Courting Controversy at AOL

Tim ArmstrongAs you just might have heard, AOL chief Tim Armstrong is making headlines again, this time for attributing recent alterations to the company’s 401(k) plan in part to rising medical costs associated with two employees’ families “distressed babies.” Armstrong has since apologized, and emailed AOLers two days after making the contentious comments, to announce his reversal on the changes.

This latest flap comes just months after Armstrong made news by angrily firing an employee during a meeting; a move he apologized for within four days.

So, Armstrong has offered up the expected mea culpa here, expressing his regret for singling out two employees’ children as factors in AOL’s climbing medical costs.

But we thought it would be interesting—albeit in hindsight—to ask a handful of HR experts how they would handle Armstrong’s penchant for creating controversy, and perhaps give HR leaders a few pointers on how to keep executives at their organizations from making headlines for all the wrong reasons.

Here’s a sampling of what they had to say:

Rita McGrath, an associate professor of management at the Columbia Business School in New York, says a little coaching could go a long way for Armstrong.

“If there were ever a case for why a top-notch executive coach would be great for a CEO, this would have to be it,” says McGrath, who was quick to offer the disclaimer that executive coaching is “not the work that I do.”

“As an executive, everything that you do has substance and symbolism. In both of Armstrong’s somewhat bizarre communications—firing an employee in a public meeting, blaming cutbacks on ‘distressed’ babies—the symbolism conveys mean-spiritedness at best, and at worst [reveals] a guy who is unable to control himself in a public forum.”

A good executive coach, she says, “would be able to do two things: increase his awareness of the perception of his communications, and put in place mechanisms to help him change the more dangerous aspects of his behavior.”

Lou Solomon, founder of Charlotte, N.C.-based communication consultancy Interact and author of Say Something Real, doesn’t quite get why Armstrong was commenting on employee benefits at all, let alone making questionable remarks about “distressed babies.”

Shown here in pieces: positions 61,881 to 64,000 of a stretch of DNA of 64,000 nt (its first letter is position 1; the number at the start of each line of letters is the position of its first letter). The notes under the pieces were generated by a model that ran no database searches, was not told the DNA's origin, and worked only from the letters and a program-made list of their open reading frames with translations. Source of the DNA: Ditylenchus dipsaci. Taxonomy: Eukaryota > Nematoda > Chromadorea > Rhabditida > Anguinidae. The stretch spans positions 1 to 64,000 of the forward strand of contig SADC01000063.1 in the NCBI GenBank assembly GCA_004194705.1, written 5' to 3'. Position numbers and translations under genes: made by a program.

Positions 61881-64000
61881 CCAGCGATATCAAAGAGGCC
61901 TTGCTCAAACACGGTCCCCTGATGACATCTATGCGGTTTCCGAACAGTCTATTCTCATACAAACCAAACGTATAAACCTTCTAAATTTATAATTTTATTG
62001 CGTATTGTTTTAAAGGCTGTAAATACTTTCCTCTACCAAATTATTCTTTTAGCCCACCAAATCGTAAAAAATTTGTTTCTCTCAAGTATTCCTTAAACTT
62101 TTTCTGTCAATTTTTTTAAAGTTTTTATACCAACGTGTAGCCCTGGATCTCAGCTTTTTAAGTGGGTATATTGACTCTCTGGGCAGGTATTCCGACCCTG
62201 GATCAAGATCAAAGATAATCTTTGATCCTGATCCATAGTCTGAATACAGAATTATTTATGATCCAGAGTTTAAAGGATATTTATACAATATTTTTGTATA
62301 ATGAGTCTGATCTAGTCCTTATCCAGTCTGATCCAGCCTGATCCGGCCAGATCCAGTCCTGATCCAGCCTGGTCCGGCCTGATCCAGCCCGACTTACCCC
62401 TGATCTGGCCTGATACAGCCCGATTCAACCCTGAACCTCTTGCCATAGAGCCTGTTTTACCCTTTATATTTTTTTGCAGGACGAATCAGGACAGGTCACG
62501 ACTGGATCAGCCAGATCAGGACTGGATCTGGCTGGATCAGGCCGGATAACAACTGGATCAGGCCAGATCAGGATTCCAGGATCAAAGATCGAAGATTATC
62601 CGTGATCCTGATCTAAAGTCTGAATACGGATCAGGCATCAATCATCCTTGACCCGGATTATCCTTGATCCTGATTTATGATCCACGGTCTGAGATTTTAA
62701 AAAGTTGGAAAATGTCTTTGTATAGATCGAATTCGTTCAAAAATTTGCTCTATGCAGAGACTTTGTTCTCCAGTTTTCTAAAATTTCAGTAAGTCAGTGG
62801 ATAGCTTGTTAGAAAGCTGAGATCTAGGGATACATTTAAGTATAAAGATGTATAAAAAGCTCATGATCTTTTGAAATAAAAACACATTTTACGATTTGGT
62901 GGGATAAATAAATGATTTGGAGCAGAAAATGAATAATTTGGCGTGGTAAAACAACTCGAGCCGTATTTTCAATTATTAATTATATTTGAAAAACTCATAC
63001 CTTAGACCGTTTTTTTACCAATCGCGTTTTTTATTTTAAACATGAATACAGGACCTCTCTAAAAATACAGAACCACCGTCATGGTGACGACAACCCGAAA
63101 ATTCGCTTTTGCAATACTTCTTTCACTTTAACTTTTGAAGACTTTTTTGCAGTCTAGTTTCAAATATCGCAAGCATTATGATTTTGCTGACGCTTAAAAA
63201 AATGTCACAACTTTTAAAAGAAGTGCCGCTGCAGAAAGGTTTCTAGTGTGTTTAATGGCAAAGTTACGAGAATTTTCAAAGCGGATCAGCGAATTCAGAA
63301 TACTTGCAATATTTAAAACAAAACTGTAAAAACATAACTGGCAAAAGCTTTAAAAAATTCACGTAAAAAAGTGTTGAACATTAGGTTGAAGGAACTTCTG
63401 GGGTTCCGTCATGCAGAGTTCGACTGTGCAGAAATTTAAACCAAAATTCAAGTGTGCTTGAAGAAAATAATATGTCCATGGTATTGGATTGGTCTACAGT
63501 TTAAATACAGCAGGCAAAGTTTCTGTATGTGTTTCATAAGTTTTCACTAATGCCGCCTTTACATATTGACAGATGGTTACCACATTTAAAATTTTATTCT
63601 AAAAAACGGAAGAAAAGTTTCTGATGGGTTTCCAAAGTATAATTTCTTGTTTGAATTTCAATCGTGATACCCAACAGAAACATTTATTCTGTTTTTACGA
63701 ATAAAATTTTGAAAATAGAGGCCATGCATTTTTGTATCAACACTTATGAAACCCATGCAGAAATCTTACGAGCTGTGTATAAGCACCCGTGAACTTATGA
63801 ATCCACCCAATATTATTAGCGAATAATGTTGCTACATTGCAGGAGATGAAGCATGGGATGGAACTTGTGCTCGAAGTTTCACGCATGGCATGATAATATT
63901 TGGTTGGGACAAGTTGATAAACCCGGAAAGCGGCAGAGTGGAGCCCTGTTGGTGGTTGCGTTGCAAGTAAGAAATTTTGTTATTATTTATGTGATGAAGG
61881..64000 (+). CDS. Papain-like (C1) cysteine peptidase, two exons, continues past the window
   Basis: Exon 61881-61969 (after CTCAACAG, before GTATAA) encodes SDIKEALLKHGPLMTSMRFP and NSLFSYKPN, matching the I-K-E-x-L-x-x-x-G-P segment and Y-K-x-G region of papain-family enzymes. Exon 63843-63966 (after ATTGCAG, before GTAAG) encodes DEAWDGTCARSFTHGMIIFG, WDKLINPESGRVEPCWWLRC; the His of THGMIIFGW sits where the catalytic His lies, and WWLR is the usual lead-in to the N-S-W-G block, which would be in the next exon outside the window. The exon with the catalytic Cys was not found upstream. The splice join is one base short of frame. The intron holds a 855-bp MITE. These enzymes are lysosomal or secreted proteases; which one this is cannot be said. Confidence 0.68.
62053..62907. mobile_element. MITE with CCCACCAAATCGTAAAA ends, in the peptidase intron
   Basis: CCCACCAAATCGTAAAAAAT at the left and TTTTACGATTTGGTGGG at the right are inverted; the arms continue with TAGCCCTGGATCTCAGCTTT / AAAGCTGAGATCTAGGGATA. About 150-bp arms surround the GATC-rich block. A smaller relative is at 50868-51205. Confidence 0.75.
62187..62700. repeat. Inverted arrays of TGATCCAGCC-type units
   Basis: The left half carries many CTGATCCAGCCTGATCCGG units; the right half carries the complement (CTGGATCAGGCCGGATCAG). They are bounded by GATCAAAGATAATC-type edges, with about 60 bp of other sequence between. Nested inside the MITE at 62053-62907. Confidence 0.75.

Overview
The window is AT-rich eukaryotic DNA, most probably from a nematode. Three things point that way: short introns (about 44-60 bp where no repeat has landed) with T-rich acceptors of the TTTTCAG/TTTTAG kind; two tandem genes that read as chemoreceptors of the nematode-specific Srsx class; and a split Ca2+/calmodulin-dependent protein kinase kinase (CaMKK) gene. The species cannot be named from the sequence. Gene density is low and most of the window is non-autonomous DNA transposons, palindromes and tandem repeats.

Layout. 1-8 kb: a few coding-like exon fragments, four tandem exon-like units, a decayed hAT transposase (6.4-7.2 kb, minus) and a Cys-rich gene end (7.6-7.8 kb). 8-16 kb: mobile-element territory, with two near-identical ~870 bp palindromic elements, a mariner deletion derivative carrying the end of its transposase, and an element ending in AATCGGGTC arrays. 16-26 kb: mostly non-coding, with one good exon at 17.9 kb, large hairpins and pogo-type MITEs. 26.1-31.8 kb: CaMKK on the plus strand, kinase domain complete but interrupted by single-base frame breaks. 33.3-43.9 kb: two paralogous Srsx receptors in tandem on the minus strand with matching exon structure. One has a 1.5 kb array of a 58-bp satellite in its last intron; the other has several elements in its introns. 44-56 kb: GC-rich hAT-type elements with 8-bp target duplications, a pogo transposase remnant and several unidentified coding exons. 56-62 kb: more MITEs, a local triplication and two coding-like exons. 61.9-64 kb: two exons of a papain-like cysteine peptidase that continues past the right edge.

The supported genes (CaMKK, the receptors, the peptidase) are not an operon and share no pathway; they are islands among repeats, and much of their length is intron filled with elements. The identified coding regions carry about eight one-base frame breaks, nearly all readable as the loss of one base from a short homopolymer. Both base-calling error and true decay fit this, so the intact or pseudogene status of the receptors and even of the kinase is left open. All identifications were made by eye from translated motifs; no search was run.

“Any changes in employee benefits should be facilitated and communicated by HR,” says Solomon. “There is nothing more destructive than a lone, loose-cannon CEO. The folks in HR and communications have to scramble to pick up the pieces, when they should have been out front to begin with.”

(Incidentally, Solomon raises an interesting point there. In a Feb. 10 column, Forbes contributor Dan Munro went a step further, wondering if the comments—whether uttered by Armstrong or anyone else—were not only insensitive, but perhaps constituted a HIPAA violation as well. Read it here.)

The fact that Armstrong even knew of these two employees’ healthcare situations is cause for concern, adds Rob Wilson, president of Employco USA Inc., a Westmont, Ill.-based employer management, contract staffing and human resource outsourcing services provider.

“From an HR perspective, you cannot talk about individual cases or personal employee issues,” said Wilson, in a statement. “Further, taking that information and using it as a scapegoat to cut retirement benefits is a poor business move.”

Matt Eventoff, owner of Princeton Public Speaking in Princeton, N.J., suggests HR can help keep executives from committing similar slips by helping them take a good look at themselves. Literally.

“Exposure is often very, very valuable for an executive,” says Eventoff. “Prior to an important call, presentation, panel discussion, etc., prep the executive by asking continuous questions and allowing the executive to answer—all while being taped, and then allowing the exec to review the tape.

“This is obviously very sensitive training, but simply seeing the answer on tape is eye-opening, especially for an executive who’s used to speaking ‘off the cuff.’ ”

The second step would be taking the executive’s answers to the aforementioned questions and “illustrating how they might sound and look to different audiences,” he continues, adding that HR may want to bring in an outsider for this part of the process.

“Asking difficult questions of a C-level executive can be uncomfortable for all parties, especially if they work together every day,” says Eventoff. “And it’s also difficult to tell your boss he or she is wrong on a regular basis. Every boss says they want this feedback, but the number [of those that truly do certainly does not include] every boss.”

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